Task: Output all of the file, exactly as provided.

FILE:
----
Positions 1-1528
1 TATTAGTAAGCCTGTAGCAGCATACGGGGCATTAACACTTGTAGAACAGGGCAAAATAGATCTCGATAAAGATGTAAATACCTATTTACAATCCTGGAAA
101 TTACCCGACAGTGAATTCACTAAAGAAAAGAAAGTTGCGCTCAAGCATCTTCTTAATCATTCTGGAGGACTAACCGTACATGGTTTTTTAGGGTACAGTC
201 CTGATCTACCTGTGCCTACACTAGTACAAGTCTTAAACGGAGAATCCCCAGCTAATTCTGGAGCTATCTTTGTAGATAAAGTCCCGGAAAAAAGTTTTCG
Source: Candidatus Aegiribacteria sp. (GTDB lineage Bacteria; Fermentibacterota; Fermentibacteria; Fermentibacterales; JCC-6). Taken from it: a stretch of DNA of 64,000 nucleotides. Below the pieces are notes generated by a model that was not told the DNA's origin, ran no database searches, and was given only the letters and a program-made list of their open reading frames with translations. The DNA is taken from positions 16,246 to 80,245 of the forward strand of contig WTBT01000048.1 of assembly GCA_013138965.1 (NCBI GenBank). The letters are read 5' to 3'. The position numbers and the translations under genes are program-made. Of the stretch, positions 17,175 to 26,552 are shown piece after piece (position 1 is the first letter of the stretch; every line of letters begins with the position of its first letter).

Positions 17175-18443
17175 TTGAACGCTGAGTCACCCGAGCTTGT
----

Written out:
Positions 1-1528
1 TATTAGTAAGCCTGTAGCAGCATACGGGGCATTAACACTTGTAGAACAGGGCAAAATAGATCTCGATAAAGATGTAAATACCTATTTACAATCCTGGAAA
101 TTACCCGACAGTGAATTCACTAAAGAAAAGAAAGTTGCGCTCAAGCATCTTCTTAATCATTCTGGAGGACTAACCGTACATGGTTTTTTAGGGTACAGTC
201 CTGATCTACCTGTGCCTACACTAGTACAAGTCTTAAACGGAGAATCCCCAGCTAATTCTGGAGCTATCTTTGTAGATAAAGTCCCGGAAAAAAGTTTTCG
Source: Candidatus Aegiribacteria sp. (GTDB lineage Bacteria; Fermentibacterota; Fermentibacteria; Fermentibacterales; JCC-6). Taken from it: a stretch of DNA of 64,000 nucleotides. Below the pieces are notes generated by a model that was not told the DNA's origin, ran no database searches, and was given only the letters and a program-made list of their open reading frames with translations. The DNA is taken from positions 16,246 to 80,245 of the forward strand of contig WTBT01000048.1 of assembly GCA_013138965.1 (NCBI GenBank). The letters are read 5' to 3'. The position numbers and the translations under genes are program-made. Of the stretch, positions 17,175 to 26,552 are shown piece after piece (position 1 is the first letter of the stretch; every line of letters begins with the position of its first letter).

Positions 17175-18443
17175 TTGAACGCTGAGTCACCCGAGCTTGT